"No eres mi dueño...." Pero, ¿te pertenecen parte de mis genes?

símbolo de héroe

The U.S. Supreme Court heard arguments Monday in a case that both sides consider absolutely vital to the future of medical research.

The case: Can a company take out a patent on a human gene? Or, as the company Myriad Genetics told the Court, not actually a patent on a gene, but a patent on isolated sections of DNA molecules that they synthetically re-create in the lab to make a test for the gene.

Patents were created 150 years ago in the Constitution as temporary protection of new inventions, thus giving economic incentive for inventors. But there is a clear rule that you cannot patent “a product of nature.”

During oral arguments on Monday, justices batted back and forth discussions of making everything from baseball bats to chocolate chip cookies, as they probed lawyers’ arguments about whether the patent was for a human gene (a product of nature)—or for “a new chemical entity,” as company argued in its legal brief, created through a complicated isolation process into a synthetic section of DNA to be used as a gene test.

Thirty years ago, scientists at the Utah biotech company Myriad painstakingly unraveled the 20,000 human genes that exist in a “6-foot-long molecule that’s coiled and compacted, and stuffed into each cell”. They beat other researchers in the race to isolate two genes, known as BRCA1 and BRCA2. Mutations in those genes greatly raise the risk of breast and ovarian cancer, and that risk that can be passed on to the next generation.

Myriad holds the patent and thus sells all tests for BRAC1 and BRAC2—at least for two more years until its patent expires. Myriad and others in the biotech industry argue that invalidating gene patents would threaten billions of dollars they’ve invested in creating genetic tests, drugs, vaccines, even genetically modified crops.

Opponents from the scientific and patient advocacy community argued that no company should hold rights to what is part of a human body, because it could hinder research and in fact has hindered patient access to lifesaving information turned up in clinical trials.

The Supreme Court justices today “seemed skeptical…that human genes can be patented,” reported National Public Radio’s long-time court reporter Nina Totenberg. She cited Justice Sonia Sotomayor’s remark that it seemed ‘the isolation [of the gene] itself is not valuable,’ but rather what’s done with the isolated gene. The government’s Solicitor General Donald Verrilli agreed that a gene cannot be patented, but he noted that the cDNA—the synthetic substance derived from DNA--could be patented, leaving the gene available for general research.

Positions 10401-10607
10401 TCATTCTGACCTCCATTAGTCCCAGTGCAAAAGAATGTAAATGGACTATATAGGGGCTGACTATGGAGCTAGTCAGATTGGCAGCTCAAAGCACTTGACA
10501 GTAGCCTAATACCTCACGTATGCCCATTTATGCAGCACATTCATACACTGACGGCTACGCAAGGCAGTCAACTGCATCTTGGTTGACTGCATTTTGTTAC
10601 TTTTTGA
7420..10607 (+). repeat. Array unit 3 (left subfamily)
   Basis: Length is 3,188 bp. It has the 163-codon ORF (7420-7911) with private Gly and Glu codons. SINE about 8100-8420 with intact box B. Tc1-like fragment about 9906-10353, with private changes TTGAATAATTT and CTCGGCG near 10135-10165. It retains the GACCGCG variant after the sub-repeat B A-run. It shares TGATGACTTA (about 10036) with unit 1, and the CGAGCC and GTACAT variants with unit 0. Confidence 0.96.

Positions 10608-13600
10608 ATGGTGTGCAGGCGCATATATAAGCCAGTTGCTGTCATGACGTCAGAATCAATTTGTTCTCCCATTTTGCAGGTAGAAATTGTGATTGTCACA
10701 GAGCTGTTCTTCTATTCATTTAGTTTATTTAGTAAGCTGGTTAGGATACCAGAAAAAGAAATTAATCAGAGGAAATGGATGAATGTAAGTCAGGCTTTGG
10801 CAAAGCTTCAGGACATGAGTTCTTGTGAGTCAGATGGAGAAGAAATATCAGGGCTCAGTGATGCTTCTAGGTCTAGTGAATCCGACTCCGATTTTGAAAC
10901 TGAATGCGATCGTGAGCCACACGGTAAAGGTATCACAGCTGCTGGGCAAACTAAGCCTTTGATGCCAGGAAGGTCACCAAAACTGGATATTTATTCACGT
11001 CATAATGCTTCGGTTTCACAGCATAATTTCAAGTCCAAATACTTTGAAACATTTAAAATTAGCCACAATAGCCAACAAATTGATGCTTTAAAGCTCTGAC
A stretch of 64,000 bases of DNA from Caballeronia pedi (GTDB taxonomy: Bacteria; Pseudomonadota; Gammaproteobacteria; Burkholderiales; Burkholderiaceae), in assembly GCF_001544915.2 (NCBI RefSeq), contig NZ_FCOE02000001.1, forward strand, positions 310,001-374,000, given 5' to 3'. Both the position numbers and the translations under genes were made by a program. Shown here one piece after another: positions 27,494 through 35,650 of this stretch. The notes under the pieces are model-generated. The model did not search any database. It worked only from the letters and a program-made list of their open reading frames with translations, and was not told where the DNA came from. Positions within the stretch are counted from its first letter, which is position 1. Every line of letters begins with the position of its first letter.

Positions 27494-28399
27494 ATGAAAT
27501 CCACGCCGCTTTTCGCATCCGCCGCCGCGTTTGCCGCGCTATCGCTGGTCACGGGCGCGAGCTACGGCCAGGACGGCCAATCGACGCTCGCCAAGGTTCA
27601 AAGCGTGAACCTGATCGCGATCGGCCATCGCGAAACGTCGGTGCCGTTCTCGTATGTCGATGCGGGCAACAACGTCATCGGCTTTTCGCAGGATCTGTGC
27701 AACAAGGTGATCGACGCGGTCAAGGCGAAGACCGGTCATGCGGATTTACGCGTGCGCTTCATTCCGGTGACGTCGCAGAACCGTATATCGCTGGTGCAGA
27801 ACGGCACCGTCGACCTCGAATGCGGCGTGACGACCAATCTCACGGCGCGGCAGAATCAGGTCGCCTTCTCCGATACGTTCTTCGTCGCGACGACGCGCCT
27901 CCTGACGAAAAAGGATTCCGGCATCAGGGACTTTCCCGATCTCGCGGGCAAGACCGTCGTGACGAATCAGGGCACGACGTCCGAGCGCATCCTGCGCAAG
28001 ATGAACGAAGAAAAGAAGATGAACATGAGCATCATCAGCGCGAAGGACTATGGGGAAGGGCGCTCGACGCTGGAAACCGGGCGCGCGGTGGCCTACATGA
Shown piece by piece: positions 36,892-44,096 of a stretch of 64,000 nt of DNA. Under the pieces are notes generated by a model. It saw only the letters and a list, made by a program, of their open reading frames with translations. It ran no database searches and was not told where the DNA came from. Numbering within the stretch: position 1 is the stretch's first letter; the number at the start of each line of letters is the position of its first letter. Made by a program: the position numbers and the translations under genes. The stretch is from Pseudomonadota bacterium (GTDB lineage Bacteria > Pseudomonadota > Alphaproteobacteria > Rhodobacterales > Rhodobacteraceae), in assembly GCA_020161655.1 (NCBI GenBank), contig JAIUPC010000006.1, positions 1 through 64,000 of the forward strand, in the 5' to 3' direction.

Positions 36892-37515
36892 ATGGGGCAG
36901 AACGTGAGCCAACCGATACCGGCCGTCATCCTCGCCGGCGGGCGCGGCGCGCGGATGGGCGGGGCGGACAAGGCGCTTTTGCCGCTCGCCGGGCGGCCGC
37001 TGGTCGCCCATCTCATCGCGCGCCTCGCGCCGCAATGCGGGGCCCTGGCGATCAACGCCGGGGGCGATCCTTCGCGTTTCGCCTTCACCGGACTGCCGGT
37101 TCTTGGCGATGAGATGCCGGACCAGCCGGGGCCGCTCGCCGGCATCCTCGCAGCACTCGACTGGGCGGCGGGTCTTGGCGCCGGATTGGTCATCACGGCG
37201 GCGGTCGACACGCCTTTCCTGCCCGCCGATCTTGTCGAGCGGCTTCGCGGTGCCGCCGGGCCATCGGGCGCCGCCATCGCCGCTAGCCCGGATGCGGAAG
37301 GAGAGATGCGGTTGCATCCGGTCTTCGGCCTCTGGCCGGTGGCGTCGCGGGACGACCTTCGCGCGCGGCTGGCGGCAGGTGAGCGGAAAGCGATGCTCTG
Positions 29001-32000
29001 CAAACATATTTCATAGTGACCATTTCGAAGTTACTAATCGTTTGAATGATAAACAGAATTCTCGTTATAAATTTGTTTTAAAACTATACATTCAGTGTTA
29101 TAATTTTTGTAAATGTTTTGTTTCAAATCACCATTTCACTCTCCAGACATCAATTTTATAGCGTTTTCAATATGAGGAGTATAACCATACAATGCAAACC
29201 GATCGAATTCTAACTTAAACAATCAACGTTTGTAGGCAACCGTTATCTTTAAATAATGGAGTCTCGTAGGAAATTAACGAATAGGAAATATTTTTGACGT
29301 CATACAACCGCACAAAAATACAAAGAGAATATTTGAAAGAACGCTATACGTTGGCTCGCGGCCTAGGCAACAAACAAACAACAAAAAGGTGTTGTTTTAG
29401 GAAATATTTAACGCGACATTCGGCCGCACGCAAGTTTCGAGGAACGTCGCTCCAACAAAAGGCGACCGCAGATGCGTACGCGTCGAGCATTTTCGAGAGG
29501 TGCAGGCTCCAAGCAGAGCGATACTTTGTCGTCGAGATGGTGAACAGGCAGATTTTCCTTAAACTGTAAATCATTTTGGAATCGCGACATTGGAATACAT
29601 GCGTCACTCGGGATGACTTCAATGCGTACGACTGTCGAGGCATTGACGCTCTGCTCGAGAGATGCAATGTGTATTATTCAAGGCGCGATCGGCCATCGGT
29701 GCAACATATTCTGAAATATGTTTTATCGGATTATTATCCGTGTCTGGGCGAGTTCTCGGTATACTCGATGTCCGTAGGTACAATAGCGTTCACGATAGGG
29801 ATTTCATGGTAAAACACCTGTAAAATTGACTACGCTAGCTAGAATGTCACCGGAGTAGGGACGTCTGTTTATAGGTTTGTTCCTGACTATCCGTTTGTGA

That’s when they got into making cookies, and baseball bats out of trees. Justice Stephen Breyer noted, “The patient law is filled with uneasy compromises.” If you develop a new process to extract sap from a plant that can cure cancer, he said, you could patent the process, but ‘what you can’t patent is the sap itself.”

¿Ha salido ya el caballo del establo.... o está ardiendo el establo?

Las patentes de Myriad en cuestión expirarán en los próximos dos años, y según un comunicado de 14 de abrilthNew York Times article. "Experts say a relatively small number of other diagnostic tests or drugs are protected by patents on single genes....It will soon be possible to sequence a person’s entire genome for less than the $4000 that Myriad charges to analyze just two genes,” and most experts believe that whole-genome sequencing might not infringe on single-gene patents.

However, two researchers reported a study in the March 25 journal Medicina genómica that there are more than 40,000 patents on DNA molecules, essentially covering the whole human genome.

“If these patients are enforced, our genomic liberty is lost,” lead author Dr. Christopher Mason of Weill Cornell Medical College told Diario científico el 25 de marzoth, referring to the upcoming Supreme Court case. “Just as we enter the era of personalized medicine, we are ironically living in the most restrictive age of genomics. ”The research team studied two types of DNA sequence patents—for long and short fragments. They found that 41 percent of the human genome is covered by longer DNA patents often covering whole genes. But the short-fragment patents covered DNA sequences that are found in many genes, and even outside of genes, covering virtually the whole human genome. The study examined a Myriad-patented small sequence within BRCA1, which they found in at least 689 other genes; and found the company’s patents technically cover 19 other cancers plus brain development.

Dr. Mason said he undertook the study because he knew that, in his own research into brain and cancer disorders, he was studying genes or sequences actually covered under patents. “I’m extremely pro-patent,” he said, “…but I believe individuals have an innate right to their own genome…Failure to resolve these ambiguities perpetuates a direct threat to genomic liberty.”

Who owns you, and your genes? The court case is just the opening measure in this song.


Divulgación: Fight Colorectal Cancer ha aceptado financiación de Myriad Genetics en apoyo de su programa de educación de pacientes. Fight Colorectal Cancer tiene la máxima autoridad sobre el contenido del sitio web.